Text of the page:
18-21 (PDF)
Magrini, L. et al.
The Journey of Lithium

DOI:
10.18727/0722-6691/5247
ADS BibCode:
2021Msngr.185...18M
Author(s)/Affiliation(s):
Magrini, L.; Smiljanic, R.; Lagarde, N.; Franciosini, E.; Pasquini, L.; Romano, D.; Randich, S.; Gilmore, G.
AA(INAF – Astronomical Observatory of Arcetri, Florence, Italy) AB(Nicolaus Copernicus Astronomical Center, Polish Academy of Sciences, Warsaw, Poland) AC(UTINAM Institute, CNRS UMR 6213, University of Bourgogne Franche-Comté and Besançon Observatory, France; LAB CNRS, University of Bordeaux, France) AD(INAF – Astronomical Observatory of Arcetri, Florence, Italy) AE(ESO) AF(INAF – Astrophysics and Space Science Observatory of Bologna, Italy) AG(INAF – Astronomical Observatory of Arcetri, Florence, Italy) AH(Institute of Astronomy, University of Cambridge, UK)
Abstract:
After more than ten years and six data releases, the Gaia–ESO spectroscopic survey has come to an end. Gaia–ESO provides an extremely rich database of stellar parameters, radial velocities, and chemical abundances of more than 100 000 stars, amongst which the abundance of lithium can be considered one of the main products. Lithium is perhaps the most enigmatic of the elements, with several open issues regarding its nucleosynthesis and its evolution in stars and in the Galaxy. Gaia–ESO observations are allowing such issues to be addressed, by providing lithium abundances in stars from the pre-main sequence, through the main sequence, up to the red giant branch and the helium- burning red clump phase, over a wide range of masses. In the present work, we discuss the journey of lithium on the surface of evolved stars, using Gaia–ESO data for both field and cluster stars. We focus on the impact of extra mixing and possible lithium enrichment during the helium-burning phase. We briefly comment on the implications that these results may have for models of the chemical evolution of lithium in the Galaxy.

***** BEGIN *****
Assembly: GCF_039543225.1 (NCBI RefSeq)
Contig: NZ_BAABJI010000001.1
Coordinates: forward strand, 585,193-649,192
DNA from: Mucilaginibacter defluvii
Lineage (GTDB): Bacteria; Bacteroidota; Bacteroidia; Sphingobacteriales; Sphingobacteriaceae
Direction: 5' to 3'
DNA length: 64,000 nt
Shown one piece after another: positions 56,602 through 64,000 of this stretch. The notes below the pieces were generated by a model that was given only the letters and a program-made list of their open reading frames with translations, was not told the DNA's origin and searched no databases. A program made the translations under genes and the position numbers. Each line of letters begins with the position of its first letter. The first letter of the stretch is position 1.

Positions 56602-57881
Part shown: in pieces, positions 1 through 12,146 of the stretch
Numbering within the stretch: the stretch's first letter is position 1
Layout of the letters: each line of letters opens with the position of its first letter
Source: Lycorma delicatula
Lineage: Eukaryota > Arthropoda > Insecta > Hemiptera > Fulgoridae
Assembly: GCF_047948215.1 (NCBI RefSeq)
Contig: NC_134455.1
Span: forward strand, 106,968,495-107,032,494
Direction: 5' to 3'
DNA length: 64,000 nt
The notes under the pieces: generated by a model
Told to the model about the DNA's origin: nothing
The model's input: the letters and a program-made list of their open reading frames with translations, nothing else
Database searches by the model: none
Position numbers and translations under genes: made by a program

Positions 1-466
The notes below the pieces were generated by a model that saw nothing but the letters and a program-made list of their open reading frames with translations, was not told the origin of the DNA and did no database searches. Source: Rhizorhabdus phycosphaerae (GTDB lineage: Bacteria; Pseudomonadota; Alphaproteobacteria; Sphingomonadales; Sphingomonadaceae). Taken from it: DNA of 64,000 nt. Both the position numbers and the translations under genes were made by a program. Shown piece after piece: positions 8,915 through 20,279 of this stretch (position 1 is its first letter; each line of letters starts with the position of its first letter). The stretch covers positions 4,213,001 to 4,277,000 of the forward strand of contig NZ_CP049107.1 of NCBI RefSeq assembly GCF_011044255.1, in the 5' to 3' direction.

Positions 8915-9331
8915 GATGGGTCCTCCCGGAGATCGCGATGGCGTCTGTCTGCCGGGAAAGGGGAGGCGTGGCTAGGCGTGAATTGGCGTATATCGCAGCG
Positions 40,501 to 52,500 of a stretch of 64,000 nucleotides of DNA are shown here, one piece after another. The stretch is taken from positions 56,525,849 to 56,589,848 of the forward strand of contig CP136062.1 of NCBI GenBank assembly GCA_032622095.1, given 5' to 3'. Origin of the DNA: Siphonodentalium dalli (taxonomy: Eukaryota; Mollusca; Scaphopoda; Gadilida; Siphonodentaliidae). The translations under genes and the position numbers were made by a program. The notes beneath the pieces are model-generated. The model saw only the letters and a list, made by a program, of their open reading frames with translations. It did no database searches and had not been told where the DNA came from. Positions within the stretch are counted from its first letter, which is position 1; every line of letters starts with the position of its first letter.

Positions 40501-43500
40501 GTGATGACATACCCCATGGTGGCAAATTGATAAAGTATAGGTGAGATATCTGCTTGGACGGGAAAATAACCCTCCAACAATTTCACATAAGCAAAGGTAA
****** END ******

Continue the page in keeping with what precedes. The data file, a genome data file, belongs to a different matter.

References: